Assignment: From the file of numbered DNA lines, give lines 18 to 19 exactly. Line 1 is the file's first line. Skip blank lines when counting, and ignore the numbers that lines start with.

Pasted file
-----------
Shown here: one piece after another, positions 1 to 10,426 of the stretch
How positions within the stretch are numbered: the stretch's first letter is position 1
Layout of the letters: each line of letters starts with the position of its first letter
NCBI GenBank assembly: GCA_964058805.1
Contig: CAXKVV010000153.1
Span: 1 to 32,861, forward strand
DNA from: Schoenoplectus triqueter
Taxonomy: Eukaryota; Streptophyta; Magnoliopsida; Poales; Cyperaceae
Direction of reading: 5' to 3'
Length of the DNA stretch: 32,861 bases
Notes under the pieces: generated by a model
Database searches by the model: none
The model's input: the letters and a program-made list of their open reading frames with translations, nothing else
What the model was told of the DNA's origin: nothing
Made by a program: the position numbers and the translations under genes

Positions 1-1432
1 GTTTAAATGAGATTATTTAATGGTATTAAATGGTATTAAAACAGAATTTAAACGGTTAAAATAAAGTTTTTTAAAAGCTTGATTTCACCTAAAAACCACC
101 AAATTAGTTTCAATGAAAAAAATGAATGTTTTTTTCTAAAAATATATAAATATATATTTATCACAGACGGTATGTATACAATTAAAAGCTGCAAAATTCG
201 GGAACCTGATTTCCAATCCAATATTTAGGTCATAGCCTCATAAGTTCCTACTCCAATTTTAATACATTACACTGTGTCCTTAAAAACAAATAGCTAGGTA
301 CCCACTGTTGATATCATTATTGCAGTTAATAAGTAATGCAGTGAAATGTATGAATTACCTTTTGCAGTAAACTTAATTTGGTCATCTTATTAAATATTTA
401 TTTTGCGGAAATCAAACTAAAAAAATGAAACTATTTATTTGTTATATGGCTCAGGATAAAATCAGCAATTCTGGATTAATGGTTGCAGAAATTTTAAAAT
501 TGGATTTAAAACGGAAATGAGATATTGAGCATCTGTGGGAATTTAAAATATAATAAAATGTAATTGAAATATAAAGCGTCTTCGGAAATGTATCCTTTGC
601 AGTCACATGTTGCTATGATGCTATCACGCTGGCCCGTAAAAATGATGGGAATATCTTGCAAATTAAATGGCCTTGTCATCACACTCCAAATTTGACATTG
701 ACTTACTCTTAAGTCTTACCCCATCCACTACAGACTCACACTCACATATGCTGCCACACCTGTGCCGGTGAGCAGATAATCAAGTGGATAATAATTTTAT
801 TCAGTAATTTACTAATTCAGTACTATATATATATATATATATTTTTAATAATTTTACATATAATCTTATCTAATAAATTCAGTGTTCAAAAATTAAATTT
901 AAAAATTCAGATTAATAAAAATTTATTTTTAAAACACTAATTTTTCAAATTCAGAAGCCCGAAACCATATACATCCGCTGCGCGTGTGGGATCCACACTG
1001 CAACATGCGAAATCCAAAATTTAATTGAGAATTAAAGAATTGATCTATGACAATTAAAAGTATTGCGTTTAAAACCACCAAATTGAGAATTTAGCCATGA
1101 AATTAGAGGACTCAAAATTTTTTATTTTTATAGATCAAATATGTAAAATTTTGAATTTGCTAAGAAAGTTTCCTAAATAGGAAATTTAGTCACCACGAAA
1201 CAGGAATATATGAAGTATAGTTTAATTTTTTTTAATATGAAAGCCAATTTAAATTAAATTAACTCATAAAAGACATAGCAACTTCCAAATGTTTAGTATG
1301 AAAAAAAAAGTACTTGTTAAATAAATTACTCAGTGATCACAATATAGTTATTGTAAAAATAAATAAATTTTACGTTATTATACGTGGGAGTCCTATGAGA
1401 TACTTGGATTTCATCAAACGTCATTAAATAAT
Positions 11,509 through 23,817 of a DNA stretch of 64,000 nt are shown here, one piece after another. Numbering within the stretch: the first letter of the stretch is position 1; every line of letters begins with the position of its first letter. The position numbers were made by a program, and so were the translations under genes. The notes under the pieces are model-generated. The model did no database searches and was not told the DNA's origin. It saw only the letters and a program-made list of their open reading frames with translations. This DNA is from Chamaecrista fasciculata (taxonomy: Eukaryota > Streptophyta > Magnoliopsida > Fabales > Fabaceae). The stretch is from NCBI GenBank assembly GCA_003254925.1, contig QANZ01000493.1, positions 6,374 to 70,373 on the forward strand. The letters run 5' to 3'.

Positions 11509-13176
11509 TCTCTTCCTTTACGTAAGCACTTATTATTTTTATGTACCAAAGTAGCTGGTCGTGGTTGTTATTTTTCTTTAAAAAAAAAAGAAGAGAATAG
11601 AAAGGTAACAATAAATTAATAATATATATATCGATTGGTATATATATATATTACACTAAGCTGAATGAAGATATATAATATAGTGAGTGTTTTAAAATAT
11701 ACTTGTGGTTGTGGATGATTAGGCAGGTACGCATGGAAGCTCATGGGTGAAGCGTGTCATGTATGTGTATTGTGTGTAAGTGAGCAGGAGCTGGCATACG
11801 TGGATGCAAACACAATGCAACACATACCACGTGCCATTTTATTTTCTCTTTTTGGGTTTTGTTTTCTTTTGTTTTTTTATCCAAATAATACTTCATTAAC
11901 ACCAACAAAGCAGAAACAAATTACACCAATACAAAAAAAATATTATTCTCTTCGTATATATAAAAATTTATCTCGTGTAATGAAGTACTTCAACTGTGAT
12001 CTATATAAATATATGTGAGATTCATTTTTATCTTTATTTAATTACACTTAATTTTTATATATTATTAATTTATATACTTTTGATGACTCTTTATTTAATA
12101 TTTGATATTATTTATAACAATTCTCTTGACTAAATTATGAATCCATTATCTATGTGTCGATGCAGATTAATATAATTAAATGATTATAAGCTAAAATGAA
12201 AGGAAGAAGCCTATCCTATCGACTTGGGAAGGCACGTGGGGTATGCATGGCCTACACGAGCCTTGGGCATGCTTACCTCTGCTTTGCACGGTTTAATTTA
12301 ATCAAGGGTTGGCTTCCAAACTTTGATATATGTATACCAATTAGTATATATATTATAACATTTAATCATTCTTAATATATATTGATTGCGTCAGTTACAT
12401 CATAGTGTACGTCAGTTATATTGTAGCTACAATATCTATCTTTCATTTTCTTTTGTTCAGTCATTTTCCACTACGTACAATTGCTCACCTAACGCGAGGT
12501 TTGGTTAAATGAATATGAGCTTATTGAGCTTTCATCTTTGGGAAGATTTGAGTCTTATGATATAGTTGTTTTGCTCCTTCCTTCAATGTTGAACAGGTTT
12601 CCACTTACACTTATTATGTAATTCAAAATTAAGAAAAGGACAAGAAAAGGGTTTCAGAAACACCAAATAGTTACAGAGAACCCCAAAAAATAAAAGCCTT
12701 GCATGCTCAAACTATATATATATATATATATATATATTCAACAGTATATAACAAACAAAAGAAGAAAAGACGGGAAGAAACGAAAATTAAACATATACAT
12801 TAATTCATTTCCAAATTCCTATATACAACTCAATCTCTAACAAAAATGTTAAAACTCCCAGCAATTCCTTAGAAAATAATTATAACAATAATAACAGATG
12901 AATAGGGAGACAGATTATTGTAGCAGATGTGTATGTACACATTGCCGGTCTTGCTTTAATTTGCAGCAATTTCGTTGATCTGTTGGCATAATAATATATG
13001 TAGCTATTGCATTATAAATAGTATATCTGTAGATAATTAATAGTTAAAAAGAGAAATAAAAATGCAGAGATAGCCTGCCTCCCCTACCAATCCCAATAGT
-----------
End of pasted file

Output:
101 AAATTAGTTTCAATGAAAAAAATGAATGTTTTTTTCTAAAAATATATAAATATATATTTATCACAGACGGTATGTATACAATTAAAAGCTGCAAAATTCG
201 GGAACCTGATTTCCAATCCAATATTTAGGTCATAGCCTCATAAGTTCCTACTCCAATTTTAATACATTACACTGTGTCCTTAAAAACAAATAGCTAGGTA